The term “Microservices” has risen over the last few years describing a way to design software applications as independently deployable services.
While there is no general explaination or definition for this term, there are certain characteristics: enabling business capability by using standalone software, running in its own process, small problem domain, integration via interfaces(HTTP, JMS etc.).
Whenever you search for the term “Microservices” on google, I dare you to read a complete article without falling asleep.
So, I will keep this as short as possible because KISS(Keep It Simple Stupid)
To better understand the microservices architecture, we first need to understand the monolithic style.
Monolithic: The currently used natural way of building an enterprise software application is to create the application as a single unit including three parts:
Now, monolithic applications can be successful but increasingly people are feeling frustrations with them as more change cycles are tied together.
A small change in any part of the application requires a redeployment of the whole application. As the application progresses overtime, it’s often hard to keep a good modular structure and ultimately it becomes a mess.
A question is risen here, how will microservices solve this problem ?
Good question. Very very good question. In fact, the answer to this question is the reason you are reading this article for. It is the sole purpose of this article and if you understand this, you will get the idea of what this article is about and the answer is: “Separation of concerns”.
Thank you. Thank you. Please be seated. I will be here all week.
However, when discussing microservices, we normally confuse it with SOA which is an elder approach and was introduced in early 2000’s.
SOA focuses to integrate(connect) monolithic or legacy(old) systems.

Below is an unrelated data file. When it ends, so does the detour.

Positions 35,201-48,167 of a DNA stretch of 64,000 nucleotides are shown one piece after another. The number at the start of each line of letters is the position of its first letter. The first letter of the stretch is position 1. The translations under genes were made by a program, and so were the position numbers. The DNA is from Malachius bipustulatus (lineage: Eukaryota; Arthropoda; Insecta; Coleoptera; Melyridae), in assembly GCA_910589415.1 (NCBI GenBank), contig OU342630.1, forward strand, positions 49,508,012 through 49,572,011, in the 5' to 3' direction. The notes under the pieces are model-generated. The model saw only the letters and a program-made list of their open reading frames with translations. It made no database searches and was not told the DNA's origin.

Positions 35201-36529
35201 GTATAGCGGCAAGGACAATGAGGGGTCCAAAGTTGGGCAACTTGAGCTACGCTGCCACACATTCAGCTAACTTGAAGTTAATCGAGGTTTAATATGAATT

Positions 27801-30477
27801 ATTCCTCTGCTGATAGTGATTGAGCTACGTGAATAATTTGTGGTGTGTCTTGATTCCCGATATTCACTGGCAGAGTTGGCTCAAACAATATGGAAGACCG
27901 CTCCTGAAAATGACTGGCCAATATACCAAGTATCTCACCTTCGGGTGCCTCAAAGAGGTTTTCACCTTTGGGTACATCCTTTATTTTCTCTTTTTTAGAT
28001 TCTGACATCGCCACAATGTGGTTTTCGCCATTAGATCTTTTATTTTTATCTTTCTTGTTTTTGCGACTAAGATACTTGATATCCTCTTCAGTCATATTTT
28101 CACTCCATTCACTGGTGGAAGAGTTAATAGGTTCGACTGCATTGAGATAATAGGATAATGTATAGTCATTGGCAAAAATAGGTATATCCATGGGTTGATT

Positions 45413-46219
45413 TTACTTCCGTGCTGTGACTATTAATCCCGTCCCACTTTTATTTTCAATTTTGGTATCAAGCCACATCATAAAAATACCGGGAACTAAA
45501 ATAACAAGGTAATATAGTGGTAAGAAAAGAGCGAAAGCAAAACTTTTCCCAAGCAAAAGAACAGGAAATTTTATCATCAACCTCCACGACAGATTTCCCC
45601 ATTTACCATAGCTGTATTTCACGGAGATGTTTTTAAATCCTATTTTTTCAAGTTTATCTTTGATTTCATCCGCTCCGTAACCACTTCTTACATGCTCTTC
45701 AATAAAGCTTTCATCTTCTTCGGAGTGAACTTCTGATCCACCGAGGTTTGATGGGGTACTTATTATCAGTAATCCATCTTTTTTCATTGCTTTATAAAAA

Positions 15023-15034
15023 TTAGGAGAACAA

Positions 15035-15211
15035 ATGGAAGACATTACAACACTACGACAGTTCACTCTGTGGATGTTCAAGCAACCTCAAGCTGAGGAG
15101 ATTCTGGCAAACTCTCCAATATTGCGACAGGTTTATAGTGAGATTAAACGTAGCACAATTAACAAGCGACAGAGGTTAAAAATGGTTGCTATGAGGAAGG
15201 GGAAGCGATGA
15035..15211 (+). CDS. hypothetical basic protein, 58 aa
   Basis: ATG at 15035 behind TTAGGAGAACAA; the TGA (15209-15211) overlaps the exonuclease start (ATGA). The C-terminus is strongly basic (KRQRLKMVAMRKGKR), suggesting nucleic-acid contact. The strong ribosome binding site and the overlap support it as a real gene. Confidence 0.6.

Microservices architecture focuses on a single application(usually monolithic) divided into independently deployable services.
So, microservices focus to avoid monolithic style.
Repeat with me, microservices focus to avoid monolithic style.
Once more, with feeling, microservices focus to avoid monolithic style.
I will be writing more on this topic. Stay tuned and share among you circle 🙂
Wow. Very nice article. Your way of explaining things is awesome. Especially that humorous touch.
Microservices are awesome. Loved your article.
Also, Nice article picture 😀
Thank you shahzad. Appreciate it 🙂
We have a JSF monolith and wish to deploy angular, monolith has become a beast. Vendor proposal is to break up monolith into containers, maintain JSF UI. I have requested that we stand up angular/container microservice environment, maintain/freeze monolith, and develop/migrate to new environment over 2-3 years (agile) to tske advantage of process improvements, etc. Big pushback due to security involving redirects between old/new environs. Thoughts?
Remember, microservices is not the solution to every problem. Sometimes, having a “modular” monolith is better than microservices based architecture. The thing with microservices is that they come with their own infrastructural requirements which most companies avoid because of the cost.
Now, keeping in mind your situation, the idea here is to perform an incremental migration, in order for it to be as smooth and painless as possible. Attempting to do it all at once will be a suicide mission— on one hand, no one in its perfect judgement will be happy to deal with a ‘big-bang’ integration that this kind of migration implies.
The approach I recommend and that have worked well for me, is to avoid rewriting the existing production code, at least until an actual problem is found or a new feature is to be delivered. Try to start building new services around the existing system in a more reactive style of development, only rewriting the old internals if and when needed, not sooner!